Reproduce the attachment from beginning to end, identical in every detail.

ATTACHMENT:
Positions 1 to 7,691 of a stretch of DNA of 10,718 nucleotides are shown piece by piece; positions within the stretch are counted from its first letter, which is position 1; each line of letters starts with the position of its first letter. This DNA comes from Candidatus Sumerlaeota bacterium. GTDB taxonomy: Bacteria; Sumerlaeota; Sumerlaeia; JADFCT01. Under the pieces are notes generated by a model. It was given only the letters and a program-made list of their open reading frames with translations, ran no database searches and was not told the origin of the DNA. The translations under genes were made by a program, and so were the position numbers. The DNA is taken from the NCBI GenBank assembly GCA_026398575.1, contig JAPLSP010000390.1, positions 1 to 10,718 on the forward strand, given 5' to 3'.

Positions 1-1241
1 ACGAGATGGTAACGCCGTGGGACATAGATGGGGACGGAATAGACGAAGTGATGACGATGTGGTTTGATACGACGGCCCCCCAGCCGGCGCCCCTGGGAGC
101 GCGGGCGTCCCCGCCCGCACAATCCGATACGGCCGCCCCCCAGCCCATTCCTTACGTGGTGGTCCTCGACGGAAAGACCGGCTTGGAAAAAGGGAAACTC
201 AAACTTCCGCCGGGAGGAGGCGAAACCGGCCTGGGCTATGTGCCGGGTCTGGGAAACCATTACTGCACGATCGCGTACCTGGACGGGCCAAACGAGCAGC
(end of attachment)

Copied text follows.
Positions 1 to 7,691 of a stretch of DNA of 10,718 nucleotides are shown piece by piece; positions within the stretch are counted from its first letter, which is position 1; each line of letters starts with the position of its first letter. This DNA comes from Candidatus Sumerlaeota bacterium. GTDB taxonomy: Bacteria; Sumerlaeota; Sumerlaeia; JADFCT01. Under the pieces are notes generated by a model. It was given only the letters and a program-made list of their open reading frames with translations, ran no database searches and was not told the origin of the DNA. The translations under genes were made by a program, and so were the position numbers. The DNA is taken from the NCBI GenBank assembly GCA_026398575.1, contig JAPLSP010000390.1, positions 1 to 10,718 on the forward strand, given 5' to 3'.

Positions 1-1241
1 ACGAGATGGTAACGCCGTGGGACATAGATGGGGACGGAATAGACGAAGTGATGACGATGTGGTTTGATACGACGGCCCCCCAGCCGGCGCCCCTGGGAGC
101 GCGGGCGTCCCCGCCCGCACAATCCGATACGGCCGCCCCCCAGCCCATTCCTTACGTGGTGGTCCTCGACGGAAAGACCGGCTTGGAAAAAGGGAAACTC
201 AAACTTCCGCCGGGAGGAGGCGAAACCGGCCTGGGCTATGTGCCGGGTCTGGGAAACCATTACTGCACGATCGCGTACCTGGACGGGCCAAACGAGCAGC